She sings. She struts. She skips. And she trots out some pretty generic stage moves to go along with her big, high-concept numbers that are influenced by Mid-Eastern and Indian culture.
But Shakira is probably not deserving of the lampooning she got in the romantic comedy "Music & Lyrics." Look past the gimmicks and glitz, ignore some pretty awful choreography (like her lapsing into "robot" moves in at least four separate songs) and it's easy to see why this Colombian singer is the biggest Latina entertainer on the planet.
Yes, she's drop-dead gorgeous, but she's also a bona-fide talent. She writes most of her own lyrics and music, co-choreographs it, plays rhythm guitar for some of it, and even breaks out a harmonica at one point. A harmonica. Name one other female pop singer in this era of overly-produced sounds, voices, and shows that has the cojones (or the female equivalent) to do that!
At a time when so many singers have had their tracks as touched up as their photographs, Shakira, who is barefoot throughout, gives you an honest concert that has her shifting gears with her voice so many times that you have to admire her willingness to deviate from the processed music that dominates the industry today. Some of the sounds she makes have got to be an acquired taste-like a guttural warble she does on occasion, or the way she sings from the diaphragm other times. She's not afraid to change personalities as well as voices, especially when she leans against a piano for a quiet ballad or sits in an acoustic circle to do a plain, simple, but pretty song.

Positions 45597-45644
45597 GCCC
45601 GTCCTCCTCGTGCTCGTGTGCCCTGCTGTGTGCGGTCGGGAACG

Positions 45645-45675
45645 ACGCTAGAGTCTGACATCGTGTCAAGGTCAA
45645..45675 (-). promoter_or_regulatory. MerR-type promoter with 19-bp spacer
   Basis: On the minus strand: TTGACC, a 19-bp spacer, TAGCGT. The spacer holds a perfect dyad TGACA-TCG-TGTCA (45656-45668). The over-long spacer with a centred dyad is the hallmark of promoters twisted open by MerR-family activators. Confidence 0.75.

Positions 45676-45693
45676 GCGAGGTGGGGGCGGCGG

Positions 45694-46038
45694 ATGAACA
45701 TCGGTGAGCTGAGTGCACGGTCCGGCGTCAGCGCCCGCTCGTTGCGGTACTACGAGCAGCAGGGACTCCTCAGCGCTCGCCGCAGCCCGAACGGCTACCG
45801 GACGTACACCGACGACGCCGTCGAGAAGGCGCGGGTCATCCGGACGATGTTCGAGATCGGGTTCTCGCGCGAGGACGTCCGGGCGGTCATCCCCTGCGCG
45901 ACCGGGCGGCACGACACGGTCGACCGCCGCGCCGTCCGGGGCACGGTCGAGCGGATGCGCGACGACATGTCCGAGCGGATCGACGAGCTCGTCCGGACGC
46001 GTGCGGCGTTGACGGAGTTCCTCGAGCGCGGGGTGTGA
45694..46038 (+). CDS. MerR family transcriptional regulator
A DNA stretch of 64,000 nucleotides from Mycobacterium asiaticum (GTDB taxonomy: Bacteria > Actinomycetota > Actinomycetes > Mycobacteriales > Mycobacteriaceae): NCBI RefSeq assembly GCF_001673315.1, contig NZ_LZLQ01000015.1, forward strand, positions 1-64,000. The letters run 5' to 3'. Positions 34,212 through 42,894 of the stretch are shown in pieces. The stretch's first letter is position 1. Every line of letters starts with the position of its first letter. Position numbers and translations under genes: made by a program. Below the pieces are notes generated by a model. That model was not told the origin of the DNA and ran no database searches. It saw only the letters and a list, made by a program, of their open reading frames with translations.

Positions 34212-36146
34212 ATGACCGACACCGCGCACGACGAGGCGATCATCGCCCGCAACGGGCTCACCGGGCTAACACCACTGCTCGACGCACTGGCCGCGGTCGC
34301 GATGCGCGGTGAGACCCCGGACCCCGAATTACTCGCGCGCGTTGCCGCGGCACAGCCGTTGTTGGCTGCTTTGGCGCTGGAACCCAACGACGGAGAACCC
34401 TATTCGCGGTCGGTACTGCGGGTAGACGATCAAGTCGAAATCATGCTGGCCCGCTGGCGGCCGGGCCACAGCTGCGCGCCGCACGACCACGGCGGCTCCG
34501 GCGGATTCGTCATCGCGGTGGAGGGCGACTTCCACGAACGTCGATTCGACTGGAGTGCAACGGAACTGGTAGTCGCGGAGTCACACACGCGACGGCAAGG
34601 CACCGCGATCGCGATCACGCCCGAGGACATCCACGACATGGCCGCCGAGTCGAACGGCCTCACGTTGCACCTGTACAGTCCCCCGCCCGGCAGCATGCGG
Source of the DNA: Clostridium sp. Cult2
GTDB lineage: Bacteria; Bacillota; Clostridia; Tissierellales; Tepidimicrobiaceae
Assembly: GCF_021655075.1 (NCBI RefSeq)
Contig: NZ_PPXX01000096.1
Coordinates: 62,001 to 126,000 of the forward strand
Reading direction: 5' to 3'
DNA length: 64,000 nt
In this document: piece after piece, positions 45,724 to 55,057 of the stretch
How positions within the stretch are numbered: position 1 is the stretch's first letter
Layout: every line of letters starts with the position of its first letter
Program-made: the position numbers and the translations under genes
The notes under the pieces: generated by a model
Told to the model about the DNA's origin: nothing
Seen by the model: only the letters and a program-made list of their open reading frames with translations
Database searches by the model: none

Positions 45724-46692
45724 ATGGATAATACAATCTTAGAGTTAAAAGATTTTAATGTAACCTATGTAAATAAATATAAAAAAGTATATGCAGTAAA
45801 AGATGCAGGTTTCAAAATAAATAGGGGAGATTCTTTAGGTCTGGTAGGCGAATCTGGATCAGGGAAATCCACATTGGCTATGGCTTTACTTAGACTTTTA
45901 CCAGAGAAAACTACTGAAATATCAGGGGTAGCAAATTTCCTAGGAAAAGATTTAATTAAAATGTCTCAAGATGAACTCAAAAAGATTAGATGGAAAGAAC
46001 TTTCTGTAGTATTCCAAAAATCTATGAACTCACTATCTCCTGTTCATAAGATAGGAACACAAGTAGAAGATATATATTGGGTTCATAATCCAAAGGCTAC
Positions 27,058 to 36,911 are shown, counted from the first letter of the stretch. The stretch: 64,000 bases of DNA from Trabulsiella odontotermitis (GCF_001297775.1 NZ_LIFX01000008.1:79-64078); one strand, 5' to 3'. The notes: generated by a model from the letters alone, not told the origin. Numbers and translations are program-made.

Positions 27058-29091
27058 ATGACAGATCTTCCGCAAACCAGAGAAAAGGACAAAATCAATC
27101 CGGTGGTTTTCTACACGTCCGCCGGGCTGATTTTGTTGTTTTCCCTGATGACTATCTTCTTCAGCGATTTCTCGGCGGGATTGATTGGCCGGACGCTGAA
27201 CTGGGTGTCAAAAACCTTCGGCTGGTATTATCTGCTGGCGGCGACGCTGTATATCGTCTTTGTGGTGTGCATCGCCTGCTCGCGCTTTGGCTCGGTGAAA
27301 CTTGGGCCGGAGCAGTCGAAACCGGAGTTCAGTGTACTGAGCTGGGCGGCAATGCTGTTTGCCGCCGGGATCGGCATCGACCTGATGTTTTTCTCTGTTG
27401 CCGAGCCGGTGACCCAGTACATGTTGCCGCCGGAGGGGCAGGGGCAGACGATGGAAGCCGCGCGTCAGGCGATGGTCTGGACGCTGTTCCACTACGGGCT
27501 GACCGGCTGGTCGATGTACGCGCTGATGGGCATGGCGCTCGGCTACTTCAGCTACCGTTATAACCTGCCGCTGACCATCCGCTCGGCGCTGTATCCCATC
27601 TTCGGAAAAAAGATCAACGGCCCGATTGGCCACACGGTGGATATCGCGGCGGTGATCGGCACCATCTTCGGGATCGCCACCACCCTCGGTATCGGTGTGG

When you watch some of the bonus features that accompany this concert video, you begin to realize that she's as interested in making music her way as she is in trying to satisfy her audience's tastes and expectations, so that the concert seems like a negotiation or compromise. But she certainly knows how to play to a crowd, holding up the microphone frequently to let the audience sing and being openly flirtatious with the mixed crowd of all ages. She also knows how to sustain the energy, opting for the first costume change after the ninth song, when other pop singers would have already gone through several outfits by then (while their bands played to buy them time).
As concert videos go, this one has both good and bad. There are far too many shots from behind the crowd showing those lighters held high and waving, and some of the reaction shots seem too quick. But for a concert that could have been a cinematographer's nightmare, with all the red-orange-pink-purple lights, streaming spotlights, smoke and assorted pyrotechnics, this "Oral Fixation Tour" concert video is surprisingly sharp. Partly that's because of the camera angles. Only once does the cameraman shoot directly into the offending lights, and that's when we see graininess and haloing. The rest of the time we're seeing the concert from angles that circumvent the lighting problems.